Sunday, July 24, 2011

Private jail to “borrow” McLennan County prisoners

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Waco - Jail contractor CEC, Inc., will receive 180 prisoners from the local county lockup, according to a knowledgeable confidential source.

The planned move is intended to allow the New Jersey-based corporation to “make parole.”

According to the source, “CEC has the same old 300 they have always new contracts...which means that we have around 250 empty beds to use.” That's in addition to the 326 empty beds in the downtown jail, which was at one time contracted by CEC as a lockup for federal prisoners.

That facility stands empty, awaiting multimillion dollar remodeling and refurbishment to its lock systems, smoke and fire detectors.

When the company began to operate the year-old $50 million Jack Harwell Detention Center, located adjacent to the McLennan County Jail on Highway 6, the Commissioners' Court and Sheriff Larry Lynch elected to allow the contractor to transfer the prisoners to the new jail.

So far, the only thing the move has netted the taxpayers is the obligation to cover the interest carry on the bonds. Even though they are revenue bonds issued by public service corporation created by the County Commissioners' Court and not approved by the voters as General Obligation Bonds, taxpayers are still liable for the financial burden..

Apparently, there are some problems with staffing the deadbeat operation next door to the County Jail on Highway 6.

“CEC has posted a sign out front, 'Hiring Jailers' again,” our source wrote. “They cannot keep employees. Most come to work for the Sheriff's Department if they are qualified.”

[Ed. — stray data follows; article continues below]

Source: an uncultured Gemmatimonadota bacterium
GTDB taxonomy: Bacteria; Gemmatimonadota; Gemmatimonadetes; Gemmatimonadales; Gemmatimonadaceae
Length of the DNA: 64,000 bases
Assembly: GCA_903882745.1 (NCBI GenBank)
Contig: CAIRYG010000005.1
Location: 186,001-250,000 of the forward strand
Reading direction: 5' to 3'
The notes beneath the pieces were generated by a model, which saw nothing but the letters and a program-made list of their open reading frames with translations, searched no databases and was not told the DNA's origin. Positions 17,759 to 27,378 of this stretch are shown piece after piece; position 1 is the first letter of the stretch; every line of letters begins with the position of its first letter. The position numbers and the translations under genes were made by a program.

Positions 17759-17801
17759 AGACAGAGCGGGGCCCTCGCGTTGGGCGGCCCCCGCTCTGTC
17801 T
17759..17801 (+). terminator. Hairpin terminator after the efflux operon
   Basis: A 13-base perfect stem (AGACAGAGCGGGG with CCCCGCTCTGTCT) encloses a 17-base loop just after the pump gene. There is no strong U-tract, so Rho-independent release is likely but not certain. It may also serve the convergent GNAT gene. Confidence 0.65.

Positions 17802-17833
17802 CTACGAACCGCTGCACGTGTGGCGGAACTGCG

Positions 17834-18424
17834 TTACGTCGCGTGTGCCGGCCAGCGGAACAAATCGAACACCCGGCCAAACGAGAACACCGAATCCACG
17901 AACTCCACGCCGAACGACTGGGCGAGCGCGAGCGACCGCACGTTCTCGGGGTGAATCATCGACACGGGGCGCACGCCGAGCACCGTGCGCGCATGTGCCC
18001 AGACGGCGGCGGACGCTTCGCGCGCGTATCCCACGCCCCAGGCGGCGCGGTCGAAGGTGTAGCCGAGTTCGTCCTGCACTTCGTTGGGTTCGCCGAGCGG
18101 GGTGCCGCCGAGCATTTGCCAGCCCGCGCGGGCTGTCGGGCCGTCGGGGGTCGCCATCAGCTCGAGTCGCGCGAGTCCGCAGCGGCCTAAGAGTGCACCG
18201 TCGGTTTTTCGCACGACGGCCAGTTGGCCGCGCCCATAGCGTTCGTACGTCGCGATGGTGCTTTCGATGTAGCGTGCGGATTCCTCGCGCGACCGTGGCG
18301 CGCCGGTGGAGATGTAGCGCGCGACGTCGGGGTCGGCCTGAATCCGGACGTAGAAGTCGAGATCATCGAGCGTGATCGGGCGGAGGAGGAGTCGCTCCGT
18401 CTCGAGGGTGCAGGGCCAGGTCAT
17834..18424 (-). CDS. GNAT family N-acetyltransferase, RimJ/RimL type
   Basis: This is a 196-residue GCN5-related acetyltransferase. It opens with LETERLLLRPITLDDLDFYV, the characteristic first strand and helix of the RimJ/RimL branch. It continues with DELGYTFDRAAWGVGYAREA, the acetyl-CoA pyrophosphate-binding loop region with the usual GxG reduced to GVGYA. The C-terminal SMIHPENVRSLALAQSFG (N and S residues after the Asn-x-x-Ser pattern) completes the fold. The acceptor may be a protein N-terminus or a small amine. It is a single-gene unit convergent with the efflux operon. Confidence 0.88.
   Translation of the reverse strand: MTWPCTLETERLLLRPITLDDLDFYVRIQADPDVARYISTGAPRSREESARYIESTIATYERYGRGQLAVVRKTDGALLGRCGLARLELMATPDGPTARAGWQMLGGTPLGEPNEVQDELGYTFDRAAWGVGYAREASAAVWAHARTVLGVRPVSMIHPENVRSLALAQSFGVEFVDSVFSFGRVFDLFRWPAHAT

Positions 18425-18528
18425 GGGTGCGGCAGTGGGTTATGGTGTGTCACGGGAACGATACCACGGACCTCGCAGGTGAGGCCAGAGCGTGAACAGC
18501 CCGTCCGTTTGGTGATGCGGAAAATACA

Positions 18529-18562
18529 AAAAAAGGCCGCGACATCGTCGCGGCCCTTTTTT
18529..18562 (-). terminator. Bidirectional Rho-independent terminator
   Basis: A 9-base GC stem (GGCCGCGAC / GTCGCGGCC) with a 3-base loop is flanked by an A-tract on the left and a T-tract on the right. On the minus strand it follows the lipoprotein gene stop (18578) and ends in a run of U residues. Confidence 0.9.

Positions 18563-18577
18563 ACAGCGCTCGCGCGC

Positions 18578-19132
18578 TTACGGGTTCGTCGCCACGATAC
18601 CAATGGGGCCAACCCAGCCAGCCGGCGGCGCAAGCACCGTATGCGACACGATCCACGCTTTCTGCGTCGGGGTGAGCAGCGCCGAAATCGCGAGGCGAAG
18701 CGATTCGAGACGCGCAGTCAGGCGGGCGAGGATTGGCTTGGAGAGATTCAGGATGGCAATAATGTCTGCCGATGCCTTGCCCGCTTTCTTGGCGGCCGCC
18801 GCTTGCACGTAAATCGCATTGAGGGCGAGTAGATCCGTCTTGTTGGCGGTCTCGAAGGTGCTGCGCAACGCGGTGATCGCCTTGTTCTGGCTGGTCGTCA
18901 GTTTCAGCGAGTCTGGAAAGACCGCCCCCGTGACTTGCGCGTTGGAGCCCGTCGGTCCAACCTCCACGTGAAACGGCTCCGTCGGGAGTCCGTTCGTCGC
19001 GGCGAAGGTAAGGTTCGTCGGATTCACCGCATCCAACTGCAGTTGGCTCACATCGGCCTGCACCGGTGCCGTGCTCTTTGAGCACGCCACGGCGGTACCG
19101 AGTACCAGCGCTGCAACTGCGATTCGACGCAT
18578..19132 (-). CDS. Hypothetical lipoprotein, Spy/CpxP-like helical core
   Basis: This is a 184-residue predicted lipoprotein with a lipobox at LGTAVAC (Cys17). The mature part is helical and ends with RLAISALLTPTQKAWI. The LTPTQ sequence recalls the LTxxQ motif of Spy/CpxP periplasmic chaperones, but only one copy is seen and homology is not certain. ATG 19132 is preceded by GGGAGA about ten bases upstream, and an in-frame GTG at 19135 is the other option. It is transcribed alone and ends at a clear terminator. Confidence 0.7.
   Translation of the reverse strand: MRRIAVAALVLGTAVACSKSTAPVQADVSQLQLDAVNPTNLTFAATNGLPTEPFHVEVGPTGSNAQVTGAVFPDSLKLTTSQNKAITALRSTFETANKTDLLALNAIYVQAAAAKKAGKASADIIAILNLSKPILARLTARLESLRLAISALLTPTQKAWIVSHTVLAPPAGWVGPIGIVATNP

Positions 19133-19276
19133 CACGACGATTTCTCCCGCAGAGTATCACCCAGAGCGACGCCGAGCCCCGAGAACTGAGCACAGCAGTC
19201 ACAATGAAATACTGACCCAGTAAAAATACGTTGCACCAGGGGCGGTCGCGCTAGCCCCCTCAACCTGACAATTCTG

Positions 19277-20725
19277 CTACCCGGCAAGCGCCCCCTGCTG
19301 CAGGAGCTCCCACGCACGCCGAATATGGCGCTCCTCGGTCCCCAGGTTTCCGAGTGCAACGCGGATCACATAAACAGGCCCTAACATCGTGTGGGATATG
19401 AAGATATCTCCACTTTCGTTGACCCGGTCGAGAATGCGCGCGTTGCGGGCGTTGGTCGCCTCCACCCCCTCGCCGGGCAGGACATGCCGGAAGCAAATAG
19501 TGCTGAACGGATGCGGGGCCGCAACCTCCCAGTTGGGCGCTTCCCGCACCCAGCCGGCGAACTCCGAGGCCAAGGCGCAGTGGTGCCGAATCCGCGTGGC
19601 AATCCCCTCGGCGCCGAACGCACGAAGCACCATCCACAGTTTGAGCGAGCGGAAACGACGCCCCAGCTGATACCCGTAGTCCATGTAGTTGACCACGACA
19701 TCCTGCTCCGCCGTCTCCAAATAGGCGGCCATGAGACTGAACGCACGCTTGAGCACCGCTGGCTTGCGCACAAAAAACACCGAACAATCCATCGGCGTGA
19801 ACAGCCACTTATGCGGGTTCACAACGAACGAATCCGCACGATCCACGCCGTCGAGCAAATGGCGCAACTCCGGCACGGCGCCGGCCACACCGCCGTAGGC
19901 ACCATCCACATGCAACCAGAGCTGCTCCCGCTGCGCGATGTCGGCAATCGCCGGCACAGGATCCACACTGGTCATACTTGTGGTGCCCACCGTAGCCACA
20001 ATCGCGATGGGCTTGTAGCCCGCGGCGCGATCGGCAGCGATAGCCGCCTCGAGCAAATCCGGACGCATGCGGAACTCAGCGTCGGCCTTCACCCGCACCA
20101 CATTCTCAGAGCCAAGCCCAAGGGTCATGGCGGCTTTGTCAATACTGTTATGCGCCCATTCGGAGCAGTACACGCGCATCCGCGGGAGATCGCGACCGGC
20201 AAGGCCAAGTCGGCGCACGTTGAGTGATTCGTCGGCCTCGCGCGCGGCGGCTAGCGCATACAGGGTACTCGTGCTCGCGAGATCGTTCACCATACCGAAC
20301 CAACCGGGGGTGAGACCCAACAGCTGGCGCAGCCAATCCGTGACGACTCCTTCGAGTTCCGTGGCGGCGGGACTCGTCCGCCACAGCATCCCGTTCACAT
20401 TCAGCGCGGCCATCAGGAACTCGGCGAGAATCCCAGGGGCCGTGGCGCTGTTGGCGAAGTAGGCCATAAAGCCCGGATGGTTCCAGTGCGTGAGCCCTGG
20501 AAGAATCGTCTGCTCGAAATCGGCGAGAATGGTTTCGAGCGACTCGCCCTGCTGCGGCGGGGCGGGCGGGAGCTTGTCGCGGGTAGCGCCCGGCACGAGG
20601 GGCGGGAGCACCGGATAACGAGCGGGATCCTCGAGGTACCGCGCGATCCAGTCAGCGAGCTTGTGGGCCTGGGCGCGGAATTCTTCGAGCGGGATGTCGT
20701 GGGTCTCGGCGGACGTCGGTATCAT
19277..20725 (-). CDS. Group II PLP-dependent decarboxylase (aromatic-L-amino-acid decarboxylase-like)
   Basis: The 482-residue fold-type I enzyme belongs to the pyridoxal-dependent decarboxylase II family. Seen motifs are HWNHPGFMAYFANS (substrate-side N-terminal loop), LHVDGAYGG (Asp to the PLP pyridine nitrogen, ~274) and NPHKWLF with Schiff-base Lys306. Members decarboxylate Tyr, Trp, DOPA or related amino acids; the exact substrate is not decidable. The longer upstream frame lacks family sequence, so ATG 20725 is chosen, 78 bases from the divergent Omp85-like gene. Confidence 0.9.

There is increasing agitation in the ranks of the corrections staff over the issue of privatization. “If they privatize us, there will be no one to compete for jailers with higher salaries. Everyone starting would be at a controlled $8.50 an hour.”

Nevertheless, the executives of the department continue to help arrange Personal Recognizance releases – at no charge – for inmates who have not the ability to pay bond fees.

It is the responsibility of an inmate to arrange their own release on bail, our source says. If they are not charged within 48 hours, prosecuted or at least indicted within 90 days by the DA, they are to be released under the provisions for a speedy trial guaranteed in the Texas Constitution.

But Chief Deputy Randy Plemons and the top-ranking jail staff have a proactive personal Linkrecognizance release program to accelerate the process of getting offenders released without having to post bail fees, even though there is an overabundance of jail space in three separate lockups scattered around Waco.

“They also waive the PR bond for a lot of repeaters that do no have the money to pay...PR bond out illegal immigrants on their charges so ICE (Immigration and Customs Enforcement) will send them back to Mexico. Then the outlaw doesn't show up for court, a warrant is issued, the outlaw sneaks back into Texas and gets caught again. The process starts over. Whatever happened to serve their sentence, then get deported?”